Again, correction is never going to happen. Or, rather; the people who write books, sell patent medicines or electrum bracelets, create videos for the "History" Channel, or push YouTube videos are never going to be convinced. Nor are many of their followers; the only thing more suspicious than a lack of response, in their eyes, is any response. Nor does any of this speak to the bulk of the crowd, who aren't aware that they actually have a dog in the race and thus take one view or another (more often than not, the conspiratorial view, as that is considered the least conformist) without any particular passion or even any particular attention.

I do believe, however, that the bad ideas are already out there, and they will taint everyone, the reasonable included, if there aren't counters floating around out there as well. And someone has to make those reasoned rebuttals. So I salute the Phil Plaits and the James Randis even as I (and they) understand how akin their books and blogs and other writings are oddly similar to tilting at windmills.

The hoax promulgators also have it easier in that it takes less words, less time, and a lot less math to express a bad idea than it does a good idea. When you get down to it, a lot of pseudo science (conspiracy beliefs included) replace a complex, difficult to understand, difficult to boil down concept with one that is simpler. (They also replace the random with the anthrogenic, the impersonal with the personal, and of course they prefer emotional statements over mathematical arguments!)

Unfortunately, the Apollo Hoax is dead. Really, the nerds won; unlike conspiracy beliefs involving Bigfoot or Mu, the Apollo Hoax was proximate to subjects the Nerd Horde was already primed to pontificate on; hard sciences, in particular, but also the space program.

But, really, the Apollo Hoax did itself in. It came out swinging with Bill Kaysing's book and from those first moments it had apparently decided its weapons of choice were, well, science. It came to the duel and when given weapons of choice chose the one it's opponent was already master of.

Every die-hard Apollo Hoaxie will eventually retreat to the ramparts of emotional argument and grand conspiracy and "were you there" ism. Discussions with them inevitably descend to attempts to game the discussion, then disruptive behavior, and finally angry exits. But their first entrance and their early work is framed in the form of testable scientific hypothesis.

Which is wonderful. Which is why I miss the Apollo Hoax.

Because not only are these testable hypothesis -- say, "Why weren't stars visible in photographs taken on the lunar surface?" -- they are also, to use the physics joke, questions posed in a frictionless vacuum.

Quite literally, in many cases! The nature of the project -- the alien setting, the specific physics of the situations, and the extreme mis-match between the naive expectations of the questioner and what actually arises in that setting -- conspire to create questions with very clear conditions and very clear answers.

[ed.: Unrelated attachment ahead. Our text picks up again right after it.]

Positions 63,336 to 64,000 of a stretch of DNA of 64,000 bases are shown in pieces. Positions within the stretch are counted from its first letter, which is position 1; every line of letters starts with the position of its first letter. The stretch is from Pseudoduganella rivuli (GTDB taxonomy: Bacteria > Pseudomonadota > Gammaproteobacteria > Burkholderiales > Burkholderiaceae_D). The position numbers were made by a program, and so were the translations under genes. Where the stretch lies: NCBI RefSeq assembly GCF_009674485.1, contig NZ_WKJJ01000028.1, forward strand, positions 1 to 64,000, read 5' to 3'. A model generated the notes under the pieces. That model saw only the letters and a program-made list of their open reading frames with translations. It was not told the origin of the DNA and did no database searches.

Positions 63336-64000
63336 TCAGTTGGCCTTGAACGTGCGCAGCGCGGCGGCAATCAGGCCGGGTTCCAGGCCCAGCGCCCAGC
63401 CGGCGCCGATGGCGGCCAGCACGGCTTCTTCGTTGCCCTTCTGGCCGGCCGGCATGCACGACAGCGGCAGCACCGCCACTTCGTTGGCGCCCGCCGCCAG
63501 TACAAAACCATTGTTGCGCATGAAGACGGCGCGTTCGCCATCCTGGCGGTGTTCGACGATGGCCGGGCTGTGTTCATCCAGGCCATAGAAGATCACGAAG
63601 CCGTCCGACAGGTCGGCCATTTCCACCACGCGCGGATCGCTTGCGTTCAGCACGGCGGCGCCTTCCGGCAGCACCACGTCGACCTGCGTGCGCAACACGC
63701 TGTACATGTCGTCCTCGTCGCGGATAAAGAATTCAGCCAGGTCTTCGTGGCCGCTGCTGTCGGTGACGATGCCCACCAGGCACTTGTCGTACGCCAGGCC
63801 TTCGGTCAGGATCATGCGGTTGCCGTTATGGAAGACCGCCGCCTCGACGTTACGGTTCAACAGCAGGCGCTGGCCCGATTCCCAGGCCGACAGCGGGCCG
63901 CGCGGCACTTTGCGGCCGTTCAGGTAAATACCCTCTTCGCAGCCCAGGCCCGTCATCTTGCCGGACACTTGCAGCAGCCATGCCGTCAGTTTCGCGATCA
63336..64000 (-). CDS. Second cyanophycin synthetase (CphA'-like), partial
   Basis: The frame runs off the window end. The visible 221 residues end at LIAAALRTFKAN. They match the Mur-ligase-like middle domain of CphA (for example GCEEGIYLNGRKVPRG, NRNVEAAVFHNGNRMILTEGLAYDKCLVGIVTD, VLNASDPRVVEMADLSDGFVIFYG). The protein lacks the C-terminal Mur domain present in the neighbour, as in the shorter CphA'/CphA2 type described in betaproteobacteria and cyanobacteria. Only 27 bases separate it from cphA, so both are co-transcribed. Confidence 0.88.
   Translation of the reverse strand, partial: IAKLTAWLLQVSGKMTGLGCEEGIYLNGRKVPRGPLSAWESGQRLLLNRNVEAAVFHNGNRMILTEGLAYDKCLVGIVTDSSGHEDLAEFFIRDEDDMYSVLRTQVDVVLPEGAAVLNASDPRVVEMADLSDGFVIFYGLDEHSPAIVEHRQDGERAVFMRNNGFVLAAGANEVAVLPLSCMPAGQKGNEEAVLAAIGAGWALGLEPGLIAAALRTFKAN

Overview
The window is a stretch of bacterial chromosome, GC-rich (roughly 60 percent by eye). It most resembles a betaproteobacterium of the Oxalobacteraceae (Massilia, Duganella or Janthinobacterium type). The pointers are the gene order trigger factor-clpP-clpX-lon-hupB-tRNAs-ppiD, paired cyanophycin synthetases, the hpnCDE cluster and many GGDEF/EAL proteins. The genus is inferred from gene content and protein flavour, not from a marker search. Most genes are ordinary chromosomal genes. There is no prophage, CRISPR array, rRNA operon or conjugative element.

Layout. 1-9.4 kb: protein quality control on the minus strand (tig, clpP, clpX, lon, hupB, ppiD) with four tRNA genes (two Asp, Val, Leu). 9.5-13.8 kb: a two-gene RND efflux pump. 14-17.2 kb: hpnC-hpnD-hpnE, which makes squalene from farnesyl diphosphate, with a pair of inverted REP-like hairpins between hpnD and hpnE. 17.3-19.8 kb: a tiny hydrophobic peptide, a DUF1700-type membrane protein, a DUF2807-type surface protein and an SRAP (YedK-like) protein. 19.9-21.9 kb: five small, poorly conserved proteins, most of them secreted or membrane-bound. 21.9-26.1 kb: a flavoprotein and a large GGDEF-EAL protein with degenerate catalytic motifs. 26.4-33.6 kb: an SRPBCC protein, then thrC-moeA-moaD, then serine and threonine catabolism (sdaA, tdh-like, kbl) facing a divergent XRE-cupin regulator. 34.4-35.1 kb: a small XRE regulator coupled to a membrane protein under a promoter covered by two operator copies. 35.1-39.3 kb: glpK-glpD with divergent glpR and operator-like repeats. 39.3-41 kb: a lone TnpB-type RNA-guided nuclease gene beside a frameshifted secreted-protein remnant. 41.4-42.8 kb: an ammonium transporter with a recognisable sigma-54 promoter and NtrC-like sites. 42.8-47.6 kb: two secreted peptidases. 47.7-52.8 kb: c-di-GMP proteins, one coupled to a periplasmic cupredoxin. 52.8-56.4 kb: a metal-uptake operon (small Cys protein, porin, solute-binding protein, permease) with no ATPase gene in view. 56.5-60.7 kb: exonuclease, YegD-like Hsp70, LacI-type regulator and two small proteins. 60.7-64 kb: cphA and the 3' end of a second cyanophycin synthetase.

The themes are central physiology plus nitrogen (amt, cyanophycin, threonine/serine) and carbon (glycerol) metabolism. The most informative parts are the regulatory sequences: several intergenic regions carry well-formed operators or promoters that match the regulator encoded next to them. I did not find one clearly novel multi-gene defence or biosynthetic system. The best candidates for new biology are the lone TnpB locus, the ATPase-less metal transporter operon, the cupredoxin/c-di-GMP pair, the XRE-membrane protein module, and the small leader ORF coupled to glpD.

You can argue endless whether someone "looked guilty and uncomfortable" in a press conference, but when you phrase something like "The Saturn V could not contain enough fuel to get to the Moon" you have created a simple and testable case. You've removed the engineering and all the second order factors and made what in reality is, well, rocket science into a first-order approximation. Into something as simple as plugging the weights of the system into the Ideal Rocket Equation and looking up the transfer delta-vee for the Earth-Moon journey.

And the questions weren't always physics. The peculiar conditions of the Moon, the alien look to those scenes, the emotional impact of photographs of men on the Moon, and the consistent impetus among all pseudo-science conspiracy believers to place images, and simplistic interpretation of images, foremost (since everything else takes more work and even -- shudder -- professional-level skills) means there are thousands of wonderful Apollo Hoax hypothesis that can be tested with simple geometry.

Can a flag lack a shadow? Can shadows converge? All of these are presented in specific cases which can be put to geometric analysis. (My favorite one was a Jack White, and a little hard to explain. LM, US flag, and high gain antenna photographed from some distance away, with the LM appearing in the center of the group from one photograph, and to the left of the other two in another photograph. Jack White believed this to be impossible. A quick sketch shows how it can be done -- and I leave that exercise to the reader).

The Apollo Hoax stood alone in having interesting problems you could work out yourself and learn a little science from, and putting this foremost in the argument (sure, you can calculate how large the Ark must have been, but that sort of work is ignored as pointless distraction by the people arguing various flavors of Biblical literalism.) And it offered a chance to think about space, to learn more about this fascinating project and the very real challenges they faced (and very clever solutions they came up with).

9-11 Truthers verge into science with their "melting steel" claims but they are incredibly angry people and no fun to talk to. Holohoaxers are just disgusting and don't deserve time wasted on them (sure, one could imagine a reasoned approach to holocaust denial, but scratch a hundred of them and somehow you come up with a hundred antisemitic white supremacists with fascist leanings). Anti-vaxxers are as angry as Truthers but a lot sadder about it (which I would be too, if I bought into it.) And so on and so forth.

If you wanted an argument, then the Argument Clinic is right next door to Getting Hit on the Head Lessons. But Apollo Hoax was something else, a weird mashup between a debating club and word problems in a maths text, like an impromptu orals for a graduate degree in some oddly interdisciplinary science, and that room is rarely open these days.